While a fully fleshed out plan is likely a few months away, the Director of the Department of Education has given some insight into what is expected out of the Governor’s office for the upcoming session as it relates to education reform. It will likely be a focused bill and smaller in scope than the 136 page bill that was released to the legislature in the 2012 session.
Some of the ideas will likely make a return from earlier this year, as much of the Governor’s bill was pared down in legislative compromise sessions. But expect to find the following topics on the discussion agenda for next year:
Recruitment scholarship program
This would be a recruitment campaign and scholarship program across the state to entice top-tier students to enter the teaching profession through teacher preparation programs at Iowa colleges. The education reform discussion from the Governor’s office has always included putting the best teachers in front of students. This effort would be an attempt to bring the best students into the field from the beginning.
Define college career readiness and implement tiered diplomas
Iowa is a top contender in the nation for ACT scores, which measure college readiness, but it’s clear we still have work to do. In addition, traditional post-secondary is not the correct path for all high school graduates. A starting point the Governor has identified for making sure students are heading in the correct direction would be to first identify what the direction is by defining what college and career-readiness means.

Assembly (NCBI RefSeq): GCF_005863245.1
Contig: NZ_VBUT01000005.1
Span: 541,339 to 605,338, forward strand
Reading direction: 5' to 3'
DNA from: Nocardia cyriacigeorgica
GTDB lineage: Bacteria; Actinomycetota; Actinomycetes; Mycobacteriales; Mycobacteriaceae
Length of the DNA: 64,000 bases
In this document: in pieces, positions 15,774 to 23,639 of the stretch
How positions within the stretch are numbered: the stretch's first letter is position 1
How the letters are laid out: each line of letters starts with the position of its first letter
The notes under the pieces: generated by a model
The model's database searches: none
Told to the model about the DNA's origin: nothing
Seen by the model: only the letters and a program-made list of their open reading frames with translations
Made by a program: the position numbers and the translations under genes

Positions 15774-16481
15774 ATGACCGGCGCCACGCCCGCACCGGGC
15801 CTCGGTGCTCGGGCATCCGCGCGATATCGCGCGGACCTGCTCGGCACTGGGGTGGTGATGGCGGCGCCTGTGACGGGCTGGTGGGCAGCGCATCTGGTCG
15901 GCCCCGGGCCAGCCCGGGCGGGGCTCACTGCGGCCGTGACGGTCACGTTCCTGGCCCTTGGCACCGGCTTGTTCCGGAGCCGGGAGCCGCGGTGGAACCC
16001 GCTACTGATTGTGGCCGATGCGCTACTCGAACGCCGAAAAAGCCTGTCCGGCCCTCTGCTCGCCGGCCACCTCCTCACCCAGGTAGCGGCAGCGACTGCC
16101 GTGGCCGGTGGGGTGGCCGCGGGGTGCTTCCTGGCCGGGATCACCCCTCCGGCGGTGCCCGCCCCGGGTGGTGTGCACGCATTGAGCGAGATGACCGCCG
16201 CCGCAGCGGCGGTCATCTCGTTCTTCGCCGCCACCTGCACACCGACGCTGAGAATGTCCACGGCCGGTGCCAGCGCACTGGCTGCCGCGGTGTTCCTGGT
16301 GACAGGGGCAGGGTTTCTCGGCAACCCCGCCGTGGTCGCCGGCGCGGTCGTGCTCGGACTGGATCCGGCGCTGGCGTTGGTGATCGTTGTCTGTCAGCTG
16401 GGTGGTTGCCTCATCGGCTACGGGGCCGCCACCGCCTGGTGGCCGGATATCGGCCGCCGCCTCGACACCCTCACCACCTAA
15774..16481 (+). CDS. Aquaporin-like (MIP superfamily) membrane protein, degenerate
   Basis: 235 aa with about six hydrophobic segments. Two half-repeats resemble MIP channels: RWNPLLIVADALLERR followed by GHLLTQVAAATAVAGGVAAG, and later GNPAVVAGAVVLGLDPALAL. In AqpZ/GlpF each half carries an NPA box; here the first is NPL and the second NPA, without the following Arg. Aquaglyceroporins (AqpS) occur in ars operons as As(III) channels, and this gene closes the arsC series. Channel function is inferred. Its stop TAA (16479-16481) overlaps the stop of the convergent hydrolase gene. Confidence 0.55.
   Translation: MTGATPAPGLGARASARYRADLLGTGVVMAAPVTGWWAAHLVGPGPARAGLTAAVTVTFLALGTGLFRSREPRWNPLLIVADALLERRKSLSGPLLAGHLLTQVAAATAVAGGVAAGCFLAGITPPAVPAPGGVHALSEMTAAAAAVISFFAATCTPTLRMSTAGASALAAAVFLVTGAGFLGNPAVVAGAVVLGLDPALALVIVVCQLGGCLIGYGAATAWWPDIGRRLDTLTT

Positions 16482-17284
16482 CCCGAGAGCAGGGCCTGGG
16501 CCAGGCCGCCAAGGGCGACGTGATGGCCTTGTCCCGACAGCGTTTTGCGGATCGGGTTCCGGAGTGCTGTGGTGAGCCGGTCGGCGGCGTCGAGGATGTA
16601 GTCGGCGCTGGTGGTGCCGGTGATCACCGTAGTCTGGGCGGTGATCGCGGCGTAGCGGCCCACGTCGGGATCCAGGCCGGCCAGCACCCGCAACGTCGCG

Secondly, there’s discussion about a potential tiered diploma system, one that would gear students towards college or career. There are no details on this at the moment, so it’s hard to speculate what the program might look like. Hawaii recently moved to a tiered diploma system that is based on what courses students take in math and science. Rhode Island and Michigan, however, recently abandoned plans to move to a tiered diploma system. And New York City, who had a long-standing tiered-diploma system, recently dropped it.
Teacher leadership roles
This is a retreading of some earlier ideas from the Governor. Part of the original education reform proposal in late 2011, it was dropped from the final bill due to much skepticism and a high price tag. There is currently a task force meeting to bring forth a proposal to the legislature. It will likely contain similar elements to the Governor’s original plan, but could be quite different. The original plan involved creating 4 levels of teacher: beginning, career, mentor, and master. The mentor and master teacher would spend time coaching and working to develop other teachers, which means time out of their own classroom, but time spent with other teachers in their classrooms.
Finally, a teacher development will likely be a part of the plan. This would include creating professional development plans and establishing an evaluation proposal that would identify teachers in need of assistance.
Last year’s education reform plan was released in an outline form in October of 2011 and the legislative language arrived in January 2012. Expect a similar time-frame, perhaps a bit earlier due to a bill that will be smaller in scope and more focused.